This film could have been titled “There Will Be Beef.”
"Poison Ivy" resembles another recent film, "Folks!," in one crucial aspect: Both movies are about evil characters, unsuccessfully played by likable actors. "Folks!" was a "comedy" that had Tom Selleck as a man trying to murder his parents for the insurance money, and "Poison Ivy" stars Drew Barrymore as a devious Lolita who moves into a family's life and seems ready to kill the mother, marry the father, and replace the daughter. This would seem more plausible if Barrymore seemed even slightly capable of doing it.
She does not. She seems like a pleasant, basically cheerful young woman who has put on a lot of makeup and some sexy dresses to try out for the part, after the class sex fiend turned down the role.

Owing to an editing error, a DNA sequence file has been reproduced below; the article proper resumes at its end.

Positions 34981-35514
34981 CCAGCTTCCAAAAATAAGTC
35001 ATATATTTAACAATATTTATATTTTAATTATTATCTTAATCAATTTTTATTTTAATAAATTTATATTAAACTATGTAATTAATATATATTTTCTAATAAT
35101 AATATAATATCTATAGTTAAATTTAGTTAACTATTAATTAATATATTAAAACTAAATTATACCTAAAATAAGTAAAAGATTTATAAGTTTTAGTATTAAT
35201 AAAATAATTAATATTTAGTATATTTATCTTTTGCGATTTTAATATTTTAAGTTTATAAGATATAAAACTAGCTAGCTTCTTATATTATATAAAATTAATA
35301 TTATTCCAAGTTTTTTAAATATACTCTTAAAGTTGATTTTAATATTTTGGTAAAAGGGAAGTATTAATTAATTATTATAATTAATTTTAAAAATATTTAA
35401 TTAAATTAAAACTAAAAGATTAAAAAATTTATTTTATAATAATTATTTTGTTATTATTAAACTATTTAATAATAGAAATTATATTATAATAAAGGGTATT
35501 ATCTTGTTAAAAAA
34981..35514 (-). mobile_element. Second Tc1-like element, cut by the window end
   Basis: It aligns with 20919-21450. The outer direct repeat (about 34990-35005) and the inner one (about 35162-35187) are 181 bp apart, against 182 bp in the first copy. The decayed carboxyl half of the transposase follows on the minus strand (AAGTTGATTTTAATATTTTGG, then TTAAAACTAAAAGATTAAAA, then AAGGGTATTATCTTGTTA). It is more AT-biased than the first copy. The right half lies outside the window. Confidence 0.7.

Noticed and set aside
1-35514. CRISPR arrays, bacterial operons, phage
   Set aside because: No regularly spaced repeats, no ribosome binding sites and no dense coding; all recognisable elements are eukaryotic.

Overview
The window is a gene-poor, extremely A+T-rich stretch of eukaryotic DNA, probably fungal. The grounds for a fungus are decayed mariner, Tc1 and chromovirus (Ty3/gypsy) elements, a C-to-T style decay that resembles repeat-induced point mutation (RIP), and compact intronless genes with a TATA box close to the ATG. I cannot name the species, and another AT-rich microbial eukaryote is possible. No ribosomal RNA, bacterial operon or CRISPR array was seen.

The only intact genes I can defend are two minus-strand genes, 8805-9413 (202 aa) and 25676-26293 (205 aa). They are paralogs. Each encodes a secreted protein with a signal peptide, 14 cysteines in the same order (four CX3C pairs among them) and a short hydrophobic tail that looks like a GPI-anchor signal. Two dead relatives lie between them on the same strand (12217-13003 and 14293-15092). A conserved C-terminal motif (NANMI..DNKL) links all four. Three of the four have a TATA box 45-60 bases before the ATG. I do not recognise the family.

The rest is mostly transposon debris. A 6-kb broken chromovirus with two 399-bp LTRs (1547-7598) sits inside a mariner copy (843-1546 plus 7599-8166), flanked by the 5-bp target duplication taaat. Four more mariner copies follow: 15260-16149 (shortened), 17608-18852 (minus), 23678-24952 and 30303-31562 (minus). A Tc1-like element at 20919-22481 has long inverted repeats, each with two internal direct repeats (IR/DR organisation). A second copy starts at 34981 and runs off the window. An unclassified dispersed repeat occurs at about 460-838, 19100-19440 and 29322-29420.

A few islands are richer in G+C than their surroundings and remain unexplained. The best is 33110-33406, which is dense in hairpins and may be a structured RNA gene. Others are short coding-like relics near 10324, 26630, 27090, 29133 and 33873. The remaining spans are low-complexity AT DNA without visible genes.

There is scarcely a moment in the movie when the story works as fiction; I was always aware of the casting, of the mood-setting devices, of the stylistic borrowings from Hitchcock.
The movie stars Barrymore as Ivy, a poor girl attending a rich kids' school on a scholarship. Sara Gilbert is Cooper, a classmate who likes to lurk around the edges of social groups, feeding her resentments. One day she phones in a bomb threat to the TV station where her dad (Tom Skerritt) is the boss; that catches Ivy's attention, and the two girls become fast friends. Before Cooper or anyone else quite knows how it has happened, Ivy has actually moved into the family's home.